In October 2014, the UK Government endorsed a proposal made by the Natural Capital Committee (an independent advisory committee to the Government), that there should be a 25-year framework for maintaining and improving Natural Capital. A commitment to a 25-year plan was therefore included in all versions of the Department for Environment, Food and Rural Affairs’ (Defra’s) single departmental plan that have been published since 2016. The final plan ‘A Green Future: Our 25 Year Plan to Improve the Environment’ was published in January 2018, based in part on advice and recommendations provided by the Natural Capital Committee. Key policy areas are highlighted below.

The Plan sits alongside two other key strategies:

 The Industrial Strategy (‘for boosting UK productivity’) and the Clean Growth Strategy (‘a blueprint for Britain’s low carbon future’), and was accompanied by three annexes:

  • Annex 1 contains further context and evidence underpinning the 25YEP
  • Annex 2 lists some Government strategies and plans to protect and conserve the environment
  • Annex 3 lists some of the UK’s international environmental obligations

The 25YEP as a whole relates only to areas for which HM Government is responsible, reflecting the devolved nature of a lot of environmental policy. Therefore, some aspects of the 25YEP relate to England only, while others relate to the UK in its entirety. The Government intends to update the 25YEP at least every 5 years, and to report annually to Parliament on progress against the 25YEP objectives.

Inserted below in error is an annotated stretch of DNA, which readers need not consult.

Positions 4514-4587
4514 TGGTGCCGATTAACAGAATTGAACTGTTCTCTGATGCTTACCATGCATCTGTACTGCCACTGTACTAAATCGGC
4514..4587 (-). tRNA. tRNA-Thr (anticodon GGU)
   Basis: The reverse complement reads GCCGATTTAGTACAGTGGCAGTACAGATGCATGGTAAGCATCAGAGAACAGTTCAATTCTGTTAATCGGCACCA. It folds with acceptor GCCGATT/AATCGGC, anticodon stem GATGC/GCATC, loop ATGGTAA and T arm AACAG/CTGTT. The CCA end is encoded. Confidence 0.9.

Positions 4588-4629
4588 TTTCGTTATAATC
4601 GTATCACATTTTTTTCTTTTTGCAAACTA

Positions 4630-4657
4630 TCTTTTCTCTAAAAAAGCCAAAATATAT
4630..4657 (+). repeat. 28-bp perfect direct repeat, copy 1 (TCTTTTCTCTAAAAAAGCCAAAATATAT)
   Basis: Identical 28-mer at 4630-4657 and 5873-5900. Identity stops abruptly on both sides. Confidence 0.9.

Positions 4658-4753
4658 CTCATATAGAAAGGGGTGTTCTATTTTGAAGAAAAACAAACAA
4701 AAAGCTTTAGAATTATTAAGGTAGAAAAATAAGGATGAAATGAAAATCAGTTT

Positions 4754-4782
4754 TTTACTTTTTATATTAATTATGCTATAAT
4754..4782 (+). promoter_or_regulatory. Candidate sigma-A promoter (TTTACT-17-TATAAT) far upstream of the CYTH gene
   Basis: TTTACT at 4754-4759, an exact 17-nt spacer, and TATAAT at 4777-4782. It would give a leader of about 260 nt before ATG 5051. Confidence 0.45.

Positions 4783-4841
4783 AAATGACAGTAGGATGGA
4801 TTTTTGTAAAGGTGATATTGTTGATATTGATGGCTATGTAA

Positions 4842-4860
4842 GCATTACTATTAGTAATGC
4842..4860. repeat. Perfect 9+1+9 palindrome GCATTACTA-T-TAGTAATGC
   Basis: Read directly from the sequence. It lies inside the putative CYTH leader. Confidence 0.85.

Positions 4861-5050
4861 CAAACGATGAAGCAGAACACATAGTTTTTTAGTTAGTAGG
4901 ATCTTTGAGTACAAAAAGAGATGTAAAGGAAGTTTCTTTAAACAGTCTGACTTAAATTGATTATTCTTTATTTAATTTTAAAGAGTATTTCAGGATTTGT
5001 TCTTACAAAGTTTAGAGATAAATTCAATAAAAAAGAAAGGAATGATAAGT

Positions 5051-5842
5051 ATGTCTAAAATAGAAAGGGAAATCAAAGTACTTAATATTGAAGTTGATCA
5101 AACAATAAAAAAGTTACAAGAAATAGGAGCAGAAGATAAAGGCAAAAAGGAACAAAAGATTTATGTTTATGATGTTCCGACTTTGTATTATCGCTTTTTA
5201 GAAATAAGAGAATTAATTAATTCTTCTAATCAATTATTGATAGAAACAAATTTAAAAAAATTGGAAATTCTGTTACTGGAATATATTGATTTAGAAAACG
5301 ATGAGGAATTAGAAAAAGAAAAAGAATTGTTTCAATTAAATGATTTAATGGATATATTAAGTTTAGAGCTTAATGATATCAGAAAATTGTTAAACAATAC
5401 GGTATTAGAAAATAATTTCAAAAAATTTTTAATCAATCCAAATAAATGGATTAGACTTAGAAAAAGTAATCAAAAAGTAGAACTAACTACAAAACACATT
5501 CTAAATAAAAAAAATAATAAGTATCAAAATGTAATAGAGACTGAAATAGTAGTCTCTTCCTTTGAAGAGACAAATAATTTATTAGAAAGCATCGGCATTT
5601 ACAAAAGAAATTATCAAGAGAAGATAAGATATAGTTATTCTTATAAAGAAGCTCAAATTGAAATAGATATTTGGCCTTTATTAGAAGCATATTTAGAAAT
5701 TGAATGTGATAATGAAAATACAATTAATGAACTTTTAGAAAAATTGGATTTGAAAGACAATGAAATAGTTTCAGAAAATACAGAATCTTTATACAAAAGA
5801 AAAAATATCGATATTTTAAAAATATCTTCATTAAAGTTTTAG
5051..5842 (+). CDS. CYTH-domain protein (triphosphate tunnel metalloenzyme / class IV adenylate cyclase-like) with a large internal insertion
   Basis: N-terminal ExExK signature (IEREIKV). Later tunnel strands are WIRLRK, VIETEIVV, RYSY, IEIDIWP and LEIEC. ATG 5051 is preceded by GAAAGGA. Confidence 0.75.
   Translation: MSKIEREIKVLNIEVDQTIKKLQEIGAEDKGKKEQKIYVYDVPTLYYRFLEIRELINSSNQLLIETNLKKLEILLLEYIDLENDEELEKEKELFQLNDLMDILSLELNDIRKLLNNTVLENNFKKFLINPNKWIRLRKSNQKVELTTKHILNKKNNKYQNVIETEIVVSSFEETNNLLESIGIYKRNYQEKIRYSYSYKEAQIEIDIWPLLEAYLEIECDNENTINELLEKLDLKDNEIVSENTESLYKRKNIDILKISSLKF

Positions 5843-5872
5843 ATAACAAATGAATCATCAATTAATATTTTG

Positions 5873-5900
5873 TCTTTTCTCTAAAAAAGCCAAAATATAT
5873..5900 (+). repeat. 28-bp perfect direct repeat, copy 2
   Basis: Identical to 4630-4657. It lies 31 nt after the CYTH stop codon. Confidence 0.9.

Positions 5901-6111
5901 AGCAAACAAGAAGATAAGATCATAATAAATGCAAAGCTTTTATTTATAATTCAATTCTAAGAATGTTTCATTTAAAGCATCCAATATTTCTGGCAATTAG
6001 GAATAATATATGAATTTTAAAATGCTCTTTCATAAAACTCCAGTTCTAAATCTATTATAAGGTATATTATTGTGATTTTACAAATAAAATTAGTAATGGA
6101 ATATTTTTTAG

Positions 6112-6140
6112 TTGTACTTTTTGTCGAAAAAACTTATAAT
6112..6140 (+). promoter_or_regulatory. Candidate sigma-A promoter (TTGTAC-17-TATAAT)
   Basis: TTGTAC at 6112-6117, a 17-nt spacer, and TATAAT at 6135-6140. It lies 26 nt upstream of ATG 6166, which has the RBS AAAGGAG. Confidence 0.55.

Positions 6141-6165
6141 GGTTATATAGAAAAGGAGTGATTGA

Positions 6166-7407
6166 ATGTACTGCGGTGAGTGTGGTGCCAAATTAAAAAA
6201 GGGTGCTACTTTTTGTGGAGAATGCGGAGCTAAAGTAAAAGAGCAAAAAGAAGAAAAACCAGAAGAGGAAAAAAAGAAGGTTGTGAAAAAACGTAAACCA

The 25YEP includes the following broad aims for the Government to achieve:

1. Securing clean, healthy, productive and biologically diverse seas and oceans, by:

  • Implementing a sustainable fisheries policy (based on an ecosystem approach to fisheries management) as we leave the Common Fisheries Policy: allowing sustainable fishing while protecting and enhancing the wider marine environment.
  • Achieving good environmental status of our seas while allowing marine industries to thrive.
  • Completing our ecologically coherent network of well-managed marine protected areas (MPAs) via designation of a third tranche of Marine Conservation Zones (MCZs).
  • Taking a new ‘Whole Site Approach’ to MPAs of greatest biodiversity interest, recognising the interdependence of many species and habitats and extending protection to wider ecosystems, processes and functions rather than focusing on individual habitats or features.
  • Putting in place the remaining Marine Plans by 2021.

2. Protecting and improving our global environment, by 

  • Leading by example in tackling climate change and protecting and improving biodiversity. This is important, because climate change is likely to have a major impact on biodiversity and fisheries.
  • Leaving a smaller environmental footprint by enhancing sustainability.
  • Delivering the United Nations’ Sustainable Development Goals, reducing the UK’s environmental impact at home and abroad.